A possible approach to resource management is to analyze the impact of running each potential specialized assessor on each scenario according to its cost and potential benefit to the quality of warnings. Performing this cost-benefit analysis for resource allocation would: (1) allocate resources according to how close the preliminary assessment is to the warning threshold (preliminary assessments closer to the threshold would receive more resources), and (2) when possible, allocate resources to faster running specialized assessors.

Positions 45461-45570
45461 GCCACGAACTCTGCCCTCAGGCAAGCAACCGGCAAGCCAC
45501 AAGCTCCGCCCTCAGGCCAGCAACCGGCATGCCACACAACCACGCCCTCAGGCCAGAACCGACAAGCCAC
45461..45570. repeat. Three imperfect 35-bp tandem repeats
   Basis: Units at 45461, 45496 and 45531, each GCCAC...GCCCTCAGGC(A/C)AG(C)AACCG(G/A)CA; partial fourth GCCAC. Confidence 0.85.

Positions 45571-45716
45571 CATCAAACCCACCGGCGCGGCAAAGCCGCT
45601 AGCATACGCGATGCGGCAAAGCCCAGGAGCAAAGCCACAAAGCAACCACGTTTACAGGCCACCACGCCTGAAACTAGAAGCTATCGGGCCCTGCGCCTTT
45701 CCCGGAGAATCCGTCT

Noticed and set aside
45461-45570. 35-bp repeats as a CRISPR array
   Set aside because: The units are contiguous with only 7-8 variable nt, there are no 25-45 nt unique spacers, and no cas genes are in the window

In one embodiment, the system divides a time slice into two parts. In the first part, the system first ranks the preliminary assessments by the expected benefit of issuing an instant warning: P(si,sj)·(si,sj), and then allocates the rest of the first part of the time slice to the top items on this ranked list. Note that the system is not issuing warnings, but just determining which preliminary assessments deserve a specialized assessment. The actual warnings will most likely be generated for scenarios near the top of this list. Hence, allocating most of the computational resources to moderately expensive and reasonable accurate specialized assessment algorithms (e.g., IMM Kalman filtering) will almost certainly cover the most critical scenarios. Such algorithms are significantly more accurate than the preliminary assessor and sufficiently inexpensive that in this first part the system can apply specialized assessment to many more scenarios than those that require actual warning. This is a conservative approach to resource allocation that addresses criteria 1 and 2 above.